EP59 NYU Department of Public Safety Internship with Becca Glenn

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EP59 NYU Department of Public Safety Internship with Becca Glenn
I AM GPH Podcast
I AM GPH EP59 NYU Department of Public Safety Internship with Becca Glenn

Alexandra Arriaga: Hello and welcome to another episode of I AM GPH. My name is Alexandra Arriaga and in this episode we talk to Becca Glenn, who is a second year MPH student in the epidemiology concentration. Join us as we talk about her multiple internships, the latest being at the Department of Public Safety where she worked on Ebola modeling and infectious disease preparedness. We also learn about her take on potential disasters and her suggestions to stay safe. If you want to learn more, please stay tuned.

Alexandra Arriaga: Hi Becca, how are you today?

Becca Glenn: Hi. Good. Thanks for having me here.

Alexandra Arriaga: Of course. Our pleasure. So, could you tell us a little bit more about yourself and tell us what drew you to do public health at NYU?

Becca Glenn: My name is Becca. I'm a second year MPH student in epidemiology. I'm originally from Columbus, Ohio, and then I went to Virginia Tech for my undergrad and I had an environmental science degree. I took a gap year and then I did my research and I decided to come to NYU. What attracted me here? Well, one, we live in New York City. That is an attraction in itself and there's so much diversity. There's so much to do. There's so much to experience. I feel like my mind just explodes here all the time. And also with NYU, specifically the College of Global Public Health, I really liked the global aspect. I mean I feel like it is highlighted a lot, but it is so important just because that is one of my passions is like geopolitical crises in the world and international affairs. So that really drew me here and it's been great. It's been wonderful.

Alexandra Arriaga: Yeah. And you actually ended up surrounded by people that come from all these different places.

Becca Glenn: Oh my gosh. And you go to these, like NYU in general has such good talks and good speakers and you go to these speakers and yet, and they're talking about something on the other side of the world. Like for example, I went to a Russia-U.S. conference the other night and there's people standing up in the crowd who are like, I'm from these places, I'm from Russia and from Georgia, I'm from all these places and they have a real-world perspective. And I feel like that's so, I mean, I called my dad immediately afterwards. I was like, this is insane.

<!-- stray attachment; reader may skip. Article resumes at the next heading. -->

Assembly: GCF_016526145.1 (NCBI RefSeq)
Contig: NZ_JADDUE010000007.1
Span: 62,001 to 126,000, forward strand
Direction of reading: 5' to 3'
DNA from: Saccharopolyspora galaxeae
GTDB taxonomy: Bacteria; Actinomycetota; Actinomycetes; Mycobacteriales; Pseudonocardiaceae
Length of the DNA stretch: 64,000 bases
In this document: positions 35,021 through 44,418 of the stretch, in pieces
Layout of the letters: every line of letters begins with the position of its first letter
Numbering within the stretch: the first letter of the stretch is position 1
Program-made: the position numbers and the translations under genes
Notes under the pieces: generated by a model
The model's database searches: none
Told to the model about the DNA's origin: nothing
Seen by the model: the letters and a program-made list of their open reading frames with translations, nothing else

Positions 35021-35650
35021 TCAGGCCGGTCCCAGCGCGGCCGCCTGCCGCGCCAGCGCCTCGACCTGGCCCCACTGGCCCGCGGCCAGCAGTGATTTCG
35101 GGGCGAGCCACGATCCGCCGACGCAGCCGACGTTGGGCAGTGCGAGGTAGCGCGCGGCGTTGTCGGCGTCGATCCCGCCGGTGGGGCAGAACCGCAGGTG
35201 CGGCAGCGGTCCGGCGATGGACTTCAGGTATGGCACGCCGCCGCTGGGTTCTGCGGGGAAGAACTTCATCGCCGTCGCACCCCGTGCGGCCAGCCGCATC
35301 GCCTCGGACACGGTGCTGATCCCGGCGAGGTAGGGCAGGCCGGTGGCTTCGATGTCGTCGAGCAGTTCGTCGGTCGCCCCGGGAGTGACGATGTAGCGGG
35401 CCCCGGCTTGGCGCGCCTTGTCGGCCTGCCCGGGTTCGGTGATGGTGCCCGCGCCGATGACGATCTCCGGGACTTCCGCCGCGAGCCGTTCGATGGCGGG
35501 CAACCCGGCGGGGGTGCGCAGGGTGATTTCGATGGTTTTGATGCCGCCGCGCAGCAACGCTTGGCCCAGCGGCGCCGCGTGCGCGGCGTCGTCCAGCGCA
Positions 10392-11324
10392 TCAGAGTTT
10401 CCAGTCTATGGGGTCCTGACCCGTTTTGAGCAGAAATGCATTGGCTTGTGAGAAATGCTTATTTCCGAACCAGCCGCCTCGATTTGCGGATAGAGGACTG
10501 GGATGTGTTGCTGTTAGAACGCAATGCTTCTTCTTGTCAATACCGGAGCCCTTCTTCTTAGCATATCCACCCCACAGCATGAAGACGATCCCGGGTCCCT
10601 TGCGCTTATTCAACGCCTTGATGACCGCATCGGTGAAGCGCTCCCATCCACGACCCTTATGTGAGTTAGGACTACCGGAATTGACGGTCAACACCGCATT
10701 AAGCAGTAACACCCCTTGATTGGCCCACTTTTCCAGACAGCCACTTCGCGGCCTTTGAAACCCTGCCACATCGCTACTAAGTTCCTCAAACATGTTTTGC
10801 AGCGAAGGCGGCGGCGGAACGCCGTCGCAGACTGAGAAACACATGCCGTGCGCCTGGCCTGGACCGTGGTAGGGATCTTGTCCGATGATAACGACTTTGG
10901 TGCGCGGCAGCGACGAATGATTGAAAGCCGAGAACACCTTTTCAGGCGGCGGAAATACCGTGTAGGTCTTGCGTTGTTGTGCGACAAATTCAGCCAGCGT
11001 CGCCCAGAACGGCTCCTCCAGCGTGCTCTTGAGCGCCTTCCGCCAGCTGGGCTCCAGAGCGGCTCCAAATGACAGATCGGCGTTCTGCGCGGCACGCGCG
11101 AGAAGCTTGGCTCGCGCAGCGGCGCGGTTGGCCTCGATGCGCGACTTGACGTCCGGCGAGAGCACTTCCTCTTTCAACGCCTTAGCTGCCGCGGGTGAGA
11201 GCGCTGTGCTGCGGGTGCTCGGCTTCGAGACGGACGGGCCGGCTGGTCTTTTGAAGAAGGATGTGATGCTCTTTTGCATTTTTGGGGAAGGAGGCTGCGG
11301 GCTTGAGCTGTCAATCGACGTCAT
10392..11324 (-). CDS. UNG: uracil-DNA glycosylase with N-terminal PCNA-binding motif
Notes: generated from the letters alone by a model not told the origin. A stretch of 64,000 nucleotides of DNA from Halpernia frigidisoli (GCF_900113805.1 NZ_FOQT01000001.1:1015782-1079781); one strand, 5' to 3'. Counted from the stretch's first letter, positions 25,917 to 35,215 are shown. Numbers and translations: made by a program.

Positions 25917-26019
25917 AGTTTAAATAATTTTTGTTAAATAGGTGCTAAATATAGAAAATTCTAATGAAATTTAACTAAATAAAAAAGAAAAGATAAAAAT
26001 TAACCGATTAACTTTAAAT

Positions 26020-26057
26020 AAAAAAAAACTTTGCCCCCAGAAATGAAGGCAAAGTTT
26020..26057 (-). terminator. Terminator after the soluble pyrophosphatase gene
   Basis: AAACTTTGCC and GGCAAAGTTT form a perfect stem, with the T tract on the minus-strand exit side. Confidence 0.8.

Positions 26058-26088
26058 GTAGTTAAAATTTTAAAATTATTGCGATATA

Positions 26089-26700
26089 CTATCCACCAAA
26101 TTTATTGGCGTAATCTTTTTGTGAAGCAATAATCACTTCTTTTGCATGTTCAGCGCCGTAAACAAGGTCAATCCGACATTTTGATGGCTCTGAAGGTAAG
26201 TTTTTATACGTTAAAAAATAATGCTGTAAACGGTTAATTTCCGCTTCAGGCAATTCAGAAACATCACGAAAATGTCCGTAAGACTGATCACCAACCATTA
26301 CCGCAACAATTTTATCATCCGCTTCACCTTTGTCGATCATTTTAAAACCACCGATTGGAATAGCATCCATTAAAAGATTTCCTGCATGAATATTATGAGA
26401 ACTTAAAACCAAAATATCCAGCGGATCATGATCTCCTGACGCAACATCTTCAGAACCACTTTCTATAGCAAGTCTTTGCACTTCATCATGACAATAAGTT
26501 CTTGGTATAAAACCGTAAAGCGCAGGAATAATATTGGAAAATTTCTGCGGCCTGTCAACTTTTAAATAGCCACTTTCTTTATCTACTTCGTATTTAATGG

Alexandra Arriaga: I fully agree. I think that's such an important aspect of being here at NYU. And so speaking of your trajectory here at NYU, you recently completed an internship at NYU's department of public safety. So can you tell us more about how you landed the internship?

Becca Glenn: Yes. My first semester here I took a global disaster preparedness course with Dr. Robyn Gershon and it basically, it's an online course and it laid out, it was a lot of case studies about different disasters and the effects of them and how people respond to them, how people prepare to them. And I'm actually TA-ing the course right now, so shout out to that class and it just kind of opened my eyes to this. I've always been attracted to disasters and events and stuff in the news like this, but I didn't know that it was a whole world in itself and I didn't understand that people were out there preparing for this stuff. And so I feel like that class did a good job of opening my eyes to it. And I developed a real relationship with Dr. Gershon. She's wonderful and she has pretty much hooked me up with every internship I've had here. She hooked me up. I was interning at Mount Sinai for a little bit with their emergency management. She hooked me up with William at NYU Department of Public Safety and we got coffee and it kind of went from there and I just, I started in the fall and I worked with them all semester, and it's right here on campus. It was very easy to do with school and she also, Dr. Gershon, connected me to NYU Langone. That has been wonderful too and another great aspect of NYU because she has really taken me under her wing and I am so grateful for that.

Alexandra Arriaga: Yeah, it's the importance of having a good mentor.

Becca Glenn: Oh definitely. Yeah. Yeah.